Since I imagine the question will present itself in some visitors’ minds (a certain amount of distrust of the virtual is inevitable) I’ll head off any doubts: any text you find in any location of the library will be in the same place in perpetuity. We do not simply generate and store books as they are requested - in fact, the storage demands would make that impossible. Every possible permutation of letters is accessible at this very moment in one of the library's books, only awaiting its discovery. We encourage those who find strange concatenations among the variations of letters to write about their discoveries in the forum, so future generations may benefit from their research.

    2 years ago / / /
  9. Playscii is an open source ASCII art program, the successor to EDSCII. It runs on Windows and Linux, and will run on Mac OSX soon after a bit more work.

    More info: http://vectorpoem.com/playscii/

    Please note that Playscii is open source, still in early development, and is offered as a pay-what-you-want download here on itch. Testing and bug reports are appreciated!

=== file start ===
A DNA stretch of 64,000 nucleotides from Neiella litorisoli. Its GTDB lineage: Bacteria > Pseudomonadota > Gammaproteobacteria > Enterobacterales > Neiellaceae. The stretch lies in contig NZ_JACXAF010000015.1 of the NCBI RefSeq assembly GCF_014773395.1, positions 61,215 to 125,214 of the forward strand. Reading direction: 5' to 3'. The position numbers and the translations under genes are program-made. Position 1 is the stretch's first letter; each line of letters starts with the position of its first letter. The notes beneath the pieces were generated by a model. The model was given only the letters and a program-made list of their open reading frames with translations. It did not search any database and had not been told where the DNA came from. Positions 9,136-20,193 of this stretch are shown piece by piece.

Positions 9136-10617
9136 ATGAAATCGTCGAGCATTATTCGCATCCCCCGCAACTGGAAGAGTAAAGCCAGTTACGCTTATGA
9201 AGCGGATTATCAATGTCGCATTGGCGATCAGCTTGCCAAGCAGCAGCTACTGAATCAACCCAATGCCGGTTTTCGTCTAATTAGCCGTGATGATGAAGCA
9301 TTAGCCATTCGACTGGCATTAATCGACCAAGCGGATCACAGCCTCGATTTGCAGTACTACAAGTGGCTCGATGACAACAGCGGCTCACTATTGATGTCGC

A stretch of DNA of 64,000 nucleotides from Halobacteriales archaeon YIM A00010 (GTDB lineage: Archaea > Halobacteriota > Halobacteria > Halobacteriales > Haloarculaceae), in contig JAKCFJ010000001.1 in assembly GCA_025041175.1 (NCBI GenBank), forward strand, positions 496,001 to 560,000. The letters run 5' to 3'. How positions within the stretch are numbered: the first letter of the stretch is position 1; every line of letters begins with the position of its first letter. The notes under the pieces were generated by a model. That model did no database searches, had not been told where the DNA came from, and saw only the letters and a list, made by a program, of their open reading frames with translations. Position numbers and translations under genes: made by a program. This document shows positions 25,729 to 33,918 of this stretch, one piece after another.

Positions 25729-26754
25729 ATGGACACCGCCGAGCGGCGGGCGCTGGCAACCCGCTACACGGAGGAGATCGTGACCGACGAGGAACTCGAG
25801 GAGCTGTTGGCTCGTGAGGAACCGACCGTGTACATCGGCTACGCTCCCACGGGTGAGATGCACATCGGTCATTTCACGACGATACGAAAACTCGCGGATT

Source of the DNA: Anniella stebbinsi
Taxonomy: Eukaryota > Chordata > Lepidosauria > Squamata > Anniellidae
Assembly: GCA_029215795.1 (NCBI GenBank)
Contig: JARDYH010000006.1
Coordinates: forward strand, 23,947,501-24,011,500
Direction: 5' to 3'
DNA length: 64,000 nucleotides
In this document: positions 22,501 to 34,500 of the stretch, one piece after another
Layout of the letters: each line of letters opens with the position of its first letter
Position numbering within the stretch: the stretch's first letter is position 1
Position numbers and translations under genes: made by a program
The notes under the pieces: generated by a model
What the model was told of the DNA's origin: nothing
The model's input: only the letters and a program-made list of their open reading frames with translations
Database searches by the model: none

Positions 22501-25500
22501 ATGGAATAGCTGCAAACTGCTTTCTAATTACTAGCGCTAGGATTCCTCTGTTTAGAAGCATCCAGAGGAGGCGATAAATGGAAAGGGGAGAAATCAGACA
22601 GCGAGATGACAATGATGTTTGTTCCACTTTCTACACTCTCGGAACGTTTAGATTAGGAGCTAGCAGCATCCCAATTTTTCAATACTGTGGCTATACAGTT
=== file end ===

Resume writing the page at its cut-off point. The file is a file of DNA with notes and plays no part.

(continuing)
2 years ago / /
  10. Echo Nest Remix is the Internet Synthesizer. Make amazing things from music, automatically.

    Turn any music or video into Python or JavaScript code.

    Echo Nest Remix lets you remix, re-edit, and reimagine any piece of music and video, automatically and algorithmically.

    Remix has done the following: played a song forever, walkenized and cowbellized hundreds of thousands of songs in a week, reversed basically everything, beat matched two songs, split apart DJ mixes by their individual tracks, made new kinds of video mashups, corrected sloppy drumming, synced video to a song, transitioned between multiple covers of the same song, made a cat play piano, and taught dogs to play dubstep. Check out all the examples here.

    Remix is available as an open source SDK for you to use, for Mac, Linux, and Windows: